Like me, you’re eager to do your civic duty. You pay your maximum taxes every year, you stand docilely on the pavement the minute you see the flashing Red Hand, and you come to a full stop at each and every intersection so marked. And, you gladly and promptly fulfill what is arguably your most important civic duty – serving on a jury.
Most people don’t actually serve on a jury each and every time they are called, of course. The New York City court system makes this easy and painless, due to its cutting edge implementation of technology so that the prospective pool of jurors is matched exactly to the court’s needs. No more waiting for days on end in the jury waiting room! You know when you’re expected to serve, and you know 24 hours in advance if you’ll be needed so you can go on with daily life.
Was that my alarm? Ooooo, sorry. Time to wake up and go sit for days on end in the jury room.
Here are some tips to make sure you’ll get called for jury duty, and, once called, to make sure you are seated on a jury.
Be a Follower, Not a Leader
The number one tip for getting chosen to serve on a jury is to keep your trap shut! Stop using those big words! Don’t try to make friends and influence people! Act like you can barely use the key to your front door without assistance! Do you have a job? Make sure you don’t know much about it. When the judge or lawyer asks what you do for a living, you’re a shoo-in if you say “I press the big green button on my screen.” Even better is “I work.” If you say “I’m manage a team of 20 experts working full time on statistical correlations in investment decision patterns and how these impact the global economic climate” your boat is sunk. You’ll never get picked THAT way!
Ignorance is Bliss
Make sure you haven’t kept up with news feeds, newspapers, news on television, twitter, email, Facebook, podcasts or gossip from your neighbors. “Curious about current events? Not me!” is your watchword. Who’s the president? Don’t be too sure with your answer. Ever heard of Bernie Madoff? Sorry —doesn’t ring a bell.
Even worse would be if you actually know something about the court system itself. When they ask if you have ever been on a jury or involved with the court system, you should NEVER say “Your honor, my husband works as an employee of New York Supreme Court. I know WAY too much about what goes on there.” You’d be home by noon.
Specifically, never volunteer your own anecdotes or opinions. If the attorney asks “does anyone here know someone who’s been in an accident?” don’t raise your hand. Whatever you do, keep your life history to yourself. Don’t talk about your own opinions as though they are facts engraved in stone. Don’t raise your hand after every single question until the lawyers’ eyebrows creep up their foreheads and even the judge begins to look slightly miffed at the very sight of you.
If you have ignored this advice and you find yourself standing up and answering a question, for heaven’s sake, be soft spoken. Don’t be loud, don’t be strident. Don’t start adding unnecessary, unpunctuated, and inflammatory details such as “Your honor, when my cousin was in a car accident she had to have surgery on her knee and it was all the other driver’s fault but she never even got a good settlement and then she was on crutches for weeks after that and she couldn’t work and her car was totaled and she had to get disability for a while but the insurance company only gave her 3 thousand for the car but she bought it for 20 thousand only ten years ago so they ripped her off my aunt said so.” If you do that, they might think you are a live wire and you’d be gone.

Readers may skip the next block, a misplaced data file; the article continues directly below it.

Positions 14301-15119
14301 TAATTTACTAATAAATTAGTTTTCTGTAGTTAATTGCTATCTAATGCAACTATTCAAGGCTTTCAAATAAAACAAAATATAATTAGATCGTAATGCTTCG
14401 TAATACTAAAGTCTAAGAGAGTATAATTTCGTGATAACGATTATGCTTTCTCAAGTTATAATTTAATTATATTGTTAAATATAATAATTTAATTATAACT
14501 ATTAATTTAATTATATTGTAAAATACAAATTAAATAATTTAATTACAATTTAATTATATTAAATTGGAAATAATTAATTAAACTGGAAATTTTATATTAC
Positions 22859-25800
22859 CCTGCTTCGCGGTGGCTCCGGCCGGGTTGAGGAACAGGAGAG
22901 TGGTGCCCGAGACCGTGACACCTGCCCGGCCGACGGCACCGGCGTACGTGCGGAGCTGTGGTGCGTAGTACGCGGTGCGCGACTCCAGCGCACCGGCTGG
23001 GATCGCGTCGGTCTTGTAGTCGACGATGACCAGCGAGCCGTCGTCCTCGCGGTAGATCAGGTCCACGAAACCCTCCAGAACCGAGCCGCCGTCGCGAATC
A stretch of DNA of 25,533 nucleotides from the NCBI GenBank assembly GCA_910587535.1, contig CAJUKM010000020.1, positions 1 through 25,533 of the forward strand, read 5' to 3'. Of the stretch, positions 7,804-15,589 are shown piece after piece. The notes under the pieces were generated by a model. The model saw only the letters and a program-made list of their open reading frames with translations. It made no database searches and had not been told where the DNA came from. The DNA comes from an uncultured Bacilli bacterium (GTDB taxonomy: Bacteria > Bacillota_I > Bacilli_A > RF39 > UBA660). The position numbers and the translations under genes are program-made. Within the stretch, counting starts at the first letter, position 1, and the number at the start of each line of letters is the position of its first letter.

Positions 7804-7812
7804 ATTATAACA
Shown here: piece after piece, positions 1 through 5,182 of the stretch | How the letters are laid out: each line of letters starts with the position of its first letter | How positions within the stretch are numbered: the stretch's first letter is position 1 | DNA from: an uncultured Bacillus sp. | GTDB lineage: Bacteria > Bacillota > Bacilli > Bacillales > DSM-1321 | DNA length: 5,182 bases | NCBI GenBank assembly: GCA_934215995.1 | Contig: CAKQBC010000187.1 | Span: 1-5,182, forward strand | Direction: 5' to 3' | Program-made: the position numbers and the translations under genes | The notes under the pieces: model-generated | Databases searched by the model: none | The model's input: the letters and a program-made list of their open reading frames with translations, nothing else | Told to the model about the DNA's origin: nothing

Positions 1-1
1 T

You’ll never get on a jury if they can’t find you! Make sure you keep the authorities well informed of your current domestic address. Always fill out a “change of address” form when you move. That way, you’ll get all your flyers from Geico, all those catalogs of clothing companies who were founded before 1990, and your call for jury duty.
The first official document you’ll get is the prospective juror questionnaire. When you pull this out of your snail mailbox, you must fill in the answers correctly and quickly and send it back promptly. It is illegal to throw it in the trash and claim the post office lost it.
After you mail the questionnaire back, you’ll be waiting eagerly by your mailbox for about 6 months until the big day arrives: yes! It’s your first jury summons! You rip off those little cardboard borders to reveal the name of the court and the date. Jury service is mandatory, so you can’t just throw the summons in the trash and not show up. If you do that, I’ve heard that they call you again in a few months. If the next summons ALSO gets lost in the mail you will get an envelope with big red letters on it. That one, the red-letter envelope, is the one that really better never get lost in the mail or someone might come after you. That’s what I’ve heard, anyway.
Anyone can request one postponement for a variety of reasons. Only one per customer. If you request a postponement after the big red letter summons arrives, you can buy yourself a few more months. Again, that’s what I’ve heard so don’t quote me.
Eager Beavers Don’t Get Picked
Can’t wait to serve? One more hurdle lies in your way, and It’s the jury version of catch-22. The original Catch 22 involved active combat duty: if you don’t want to be on active combat duty, it means you are sane and the army wants you in combat. If you DO want active combat duty, it means you are crazy and they don’t want you. Well, it’s a little like that with the court system. If you keep asking “can I be on this jury? I really want to be on a jury!” the lawyers might think you are crazy. They don’t want crazy people on the jury! Sometimes, that’s the judge’s job.
To hone your technique further, be sure to try this interactive quiz.